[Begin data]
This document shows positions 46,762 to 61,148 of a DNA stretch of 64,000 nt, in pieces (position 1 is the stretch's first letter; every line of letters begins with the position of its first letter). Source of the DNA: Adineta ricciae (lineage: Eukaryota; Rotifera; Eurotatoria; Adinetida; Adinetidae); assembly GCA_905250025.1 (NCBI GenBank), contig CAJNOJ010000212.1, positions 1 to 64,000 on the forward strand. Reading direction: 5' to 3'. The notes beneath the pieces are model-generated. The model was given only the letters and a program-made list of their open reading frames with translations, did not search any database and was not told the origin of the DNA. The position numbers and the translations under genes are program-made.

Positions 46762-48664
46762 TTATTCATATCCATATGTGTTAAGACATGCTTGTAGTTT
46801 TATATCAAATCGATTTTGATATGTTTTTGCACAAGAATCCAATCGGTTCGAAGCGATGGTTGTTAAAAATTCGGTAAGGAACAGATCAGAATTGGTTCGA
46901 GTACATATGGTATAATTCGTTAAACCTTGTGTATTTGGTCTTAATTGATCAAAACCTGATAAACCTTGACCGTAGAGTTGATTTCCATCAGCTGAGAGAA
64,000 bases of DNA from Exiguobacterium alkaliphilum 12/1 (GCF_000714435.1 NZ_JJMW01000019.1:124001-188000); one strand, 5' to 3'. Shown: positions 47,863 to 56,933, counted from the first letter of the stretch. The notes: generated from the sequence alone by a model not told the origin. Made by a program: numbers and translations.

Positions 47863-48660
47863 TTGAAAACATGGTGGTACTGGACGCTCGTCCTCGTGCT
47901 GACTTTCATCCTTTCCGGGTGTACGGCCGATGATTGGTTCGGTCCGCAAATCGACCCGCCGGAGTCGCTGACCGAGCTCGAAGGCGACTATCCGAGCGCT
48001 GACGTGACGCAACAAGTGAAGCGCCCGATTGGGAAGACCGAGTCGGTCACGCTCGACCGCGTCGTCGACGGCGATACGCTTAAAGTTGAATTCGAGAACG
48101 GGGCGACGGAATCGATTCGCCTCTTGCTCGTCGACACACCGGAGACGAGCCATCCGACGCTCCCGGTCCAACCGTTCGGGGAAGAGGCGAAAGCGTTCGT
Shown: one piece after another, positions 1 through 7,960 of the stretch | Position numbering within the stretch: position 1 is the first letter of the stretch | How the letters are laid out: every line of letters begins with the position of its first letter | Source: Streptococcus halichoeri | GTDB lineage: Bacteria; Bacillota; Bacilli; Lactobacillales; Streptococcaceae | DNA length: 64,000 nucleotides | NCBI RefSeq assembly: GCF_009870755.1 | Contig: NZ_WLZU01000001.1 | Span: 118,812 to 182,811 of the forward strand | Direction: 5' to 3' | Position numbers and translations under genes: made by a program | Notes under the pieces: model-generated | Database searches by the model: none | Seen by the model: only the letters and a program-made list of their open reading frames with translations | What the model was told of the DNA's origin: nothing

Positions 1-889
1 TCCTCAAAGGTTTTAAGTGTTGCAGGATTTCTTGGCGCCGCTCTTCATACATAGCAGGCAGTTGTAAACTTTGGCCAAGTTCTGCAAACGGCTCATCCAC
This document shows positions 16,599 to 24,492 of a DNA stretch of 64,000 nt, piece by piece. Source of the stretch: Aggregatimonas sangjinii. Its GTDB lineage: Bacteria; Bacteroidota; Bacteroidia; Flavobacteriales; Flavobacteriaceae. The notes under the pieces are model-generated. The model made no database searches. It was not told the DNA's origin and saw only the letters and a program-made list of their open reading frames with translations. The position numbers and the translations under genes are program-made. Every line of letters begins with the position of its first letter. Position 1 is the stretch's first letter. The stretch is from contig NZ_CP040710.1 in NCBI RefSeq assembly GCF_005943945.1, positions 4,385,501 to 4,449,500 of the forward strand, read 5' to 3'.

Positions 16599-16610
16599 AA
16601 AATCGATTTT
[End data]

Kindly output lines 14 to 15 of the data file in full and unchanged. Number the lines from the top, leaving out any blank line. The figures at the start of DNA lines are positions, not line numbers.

1 TCCTCAAAGGTTTTAAGTGTTGCAGGATTTCTTGGCGCCGCTCTTCATACATAGCAGGCAGTTGTAAACTTTGGCCAAGTTCTGCAAACGGCTCATCCAC
This document shows positions 16,599 to 24,492 of a DNA stretch of 64,000 nt, piece by piece. Source of the stretch: Aggregatimonas sangjinii. Its GTDB lineage: Bacteria; Bacteroidota; Bacteroidia; Flavobacteriales; Flavobacteriaceae. The notes under the pieces are model-generated. The model made no database searches. It was not told the DNA's origin and saw only the letters and a program-made list of their open reading frames with translations. The position numbers and the translations under genes are program-made. Every line of letters begins with the position of its first letter. Position 1 is the stretch's first letter. The stretch is from contig NZ_CP040710.1 in NCBI RefSeq assembly GCF_005943945.1, positions 4,385,501 to 4,449,500 of the forward strand, read 5' to 3'.